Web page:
I have a confession to make. Here, as I work in my home office, I just text messaged my teenage son. I know, I know, big deal, right?
But I confess because he's at home, too, just up the stairs from where I sit, and talking to him in person would have been... well, if not more appropriate then certainly not so lazy. But why expend the energy? All I needed to say was easily contained in the 160-character SMS format: Please turn the TV lower. (Don't we all know how the O.J. trial turned out anyways?!)
Of course you have your own text messaging transgressions -- anybody who has a smartphone surely does. Person to person, some might say we border on being over-reliant on SMS. Sure, you could call... or you could text instead. Sprinkle in an emoji or two and even your mom won't perceive your unwillingness to engage verbally as a slight.
Increasingly, enterprises too are turning to SMS as a default mode of communications (usually sans emojis). Who among us hasn't received a text message delivering a password reset code, appointment reminder, flight change notice, delivery status, or payment notice, for instance?
As Portio Research, an independent telecoms research provider, noted in a June 2015 research report, SMS is a cheap and easy way to enable internal or external communications for any company, regardless of size. "There could easily be up to 50 or 60 use cases in a large corporation where SMS could be implemented to communicate up and down the structure -- with customers, suppliers, staff and partners," Portio Research said.
SMS escalation isn't unusual, Steve French, global VP of product management and marketing at OpenMarket, an enterprise engagement platform provider, told me in a recent call. As an example, he cited a recent financial services win in which OpenMarket was brought in for a single SMS use case. "The deal wasn't even signed yet, and we were already getting additional requests, 'Hey, can you do this? And this? And this?"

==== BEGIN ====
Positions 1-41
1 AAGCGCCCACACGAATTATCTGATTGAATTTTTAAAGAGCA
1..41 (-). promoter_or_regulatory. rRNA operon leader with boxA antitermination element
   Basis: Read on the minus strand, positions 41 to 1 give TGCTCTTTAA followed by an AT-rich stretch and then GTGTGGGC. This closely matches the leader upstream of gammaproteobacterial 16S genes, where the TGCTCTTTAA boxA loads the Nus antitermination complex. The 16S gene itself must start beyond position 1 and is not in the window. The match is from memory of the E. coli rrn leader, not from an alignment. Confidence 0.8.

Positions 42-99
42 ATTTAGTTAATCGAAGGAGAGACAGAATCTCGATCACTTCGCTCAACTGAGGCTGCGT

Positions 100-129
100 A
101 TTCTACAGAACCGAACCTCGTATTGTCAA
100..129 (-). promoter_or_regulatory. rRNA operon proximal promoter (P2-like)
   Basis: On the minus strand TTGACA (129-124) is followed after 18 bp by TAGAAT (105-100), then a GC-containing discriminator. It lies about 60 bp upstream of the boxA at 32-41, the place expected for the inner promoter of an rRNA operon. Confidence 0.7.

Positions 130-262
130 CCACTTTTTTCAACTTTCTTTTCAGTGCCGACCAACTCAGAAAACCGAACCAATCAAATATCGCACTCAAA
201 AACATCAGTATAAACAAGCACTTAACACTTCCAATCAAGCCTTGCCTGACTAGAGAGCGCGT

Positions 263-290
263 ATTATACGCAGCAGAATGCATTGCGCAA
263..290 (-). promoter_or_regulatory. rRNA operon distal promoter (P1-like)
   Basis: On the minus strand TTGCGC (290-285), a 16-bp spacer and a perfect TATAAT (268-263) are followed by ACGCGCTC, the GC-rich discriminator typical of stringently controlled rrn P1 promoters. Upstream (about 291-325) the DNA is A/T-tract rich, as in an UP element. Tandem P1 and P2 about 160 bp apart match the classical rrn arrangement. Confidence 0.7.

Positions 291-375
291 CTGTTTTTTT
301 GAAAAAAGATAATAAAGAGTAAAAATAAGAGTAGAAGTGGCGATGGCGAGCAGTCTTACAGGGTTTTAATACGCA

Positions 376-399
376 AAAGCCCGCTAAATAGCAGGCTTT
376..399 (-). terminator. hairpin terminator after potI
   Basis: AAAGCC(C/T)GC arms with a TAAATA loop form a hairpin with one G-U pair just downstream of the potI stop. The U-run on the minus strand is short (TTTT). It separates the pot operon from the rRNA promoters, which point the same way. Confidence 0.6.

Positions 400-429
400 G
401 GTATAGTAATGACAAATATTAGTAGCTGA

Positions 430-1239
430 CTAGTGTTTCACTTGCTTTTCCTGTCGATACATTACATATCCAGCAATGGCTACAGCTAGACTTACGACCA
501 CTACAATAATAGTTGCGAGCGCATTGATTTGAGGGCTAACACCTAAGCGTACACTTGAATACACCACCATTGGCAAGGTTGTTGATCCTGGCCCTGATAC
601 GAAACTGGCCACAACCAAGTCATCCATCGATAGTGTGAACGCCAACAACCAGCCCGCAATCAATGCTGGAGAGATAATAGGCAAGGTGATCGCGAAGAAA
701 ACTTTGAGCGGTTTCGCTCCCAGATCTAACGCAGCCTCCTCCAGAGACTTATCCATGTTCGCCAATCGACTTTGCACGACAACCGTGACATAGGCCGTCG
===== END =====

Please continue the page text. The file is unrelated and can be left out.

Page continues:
Enterprises are getting smarter about how to use SMS with mobile apps and integrate SMS more deeply into business processes, French said. You don't just want to receive a general account alert from your bank. You want specifics, and the ability to take immediate action. "Your mortgage is due today, but you have no scheduled payment. Text 1 to initiate payment from checking. Text 2 to pay from savings. Text 3 to reschedule payment. Text 4 for information on refinancing."
Based on recent activity, it's safe to say that neither OpenMarket nor its competitors intend to be left out of the action. In February, for instance, OpenMarket launched a global SMS API aimed at letting enterprises create and manage multiple originating message types -- short codes, text-enabled toll-free and local numbers, and alphanumeric codes, for example -- for delivery worldwide. (For related No Jitter coverage, see "Text-to-Toll Free: Coming to a Contact Center Near You.") Previously the company offered an SMS API for the U.S. and another for the U.K. -- "but global companies need to be able to do global campaigns," as French said.
To reduce the technical complexity of using SMS, OpenMarket's global SMS API automatically selects the best messaging originator -- short code or text-enabled phone number, for example -- for the destination address. In addition, it optimizes and delivers the message in preferred format based on global operators and languages, French said.
Earlier this month, Flowroute got into the SMS game, too, as announced at Enterprise Connect. "What you can do on the Flowroute network with voice, we've now extended to SMS," said Dan Nordale, who heads sales and marketing at the company. In other words, calling and text messaging are unified on a single toll-free or long code phone number that developers can embed in their applications and services.
The Flowroute SMS offering includes capabilities such as customized routing for specifying delivery at the account of individual phone number level, and detailed real-time reports on SMS usage.
Like OpenMarket, Flowroute has seen mounting interest in enterprise SMS -- in its case specifically, for the last 18 months or so, Nordale said. "We've taken a measured approach, in terms of understanding the volume of messaging and when messaging would really take off. And now is the right time."
And so I see far more SMS in my already mobile message-laden daily life -- that is, unless SMS gets eaten up by over-the-top messaging, as suggested in this recent No Jitter post: OTT Messaging Apps Chew Away at SMS."
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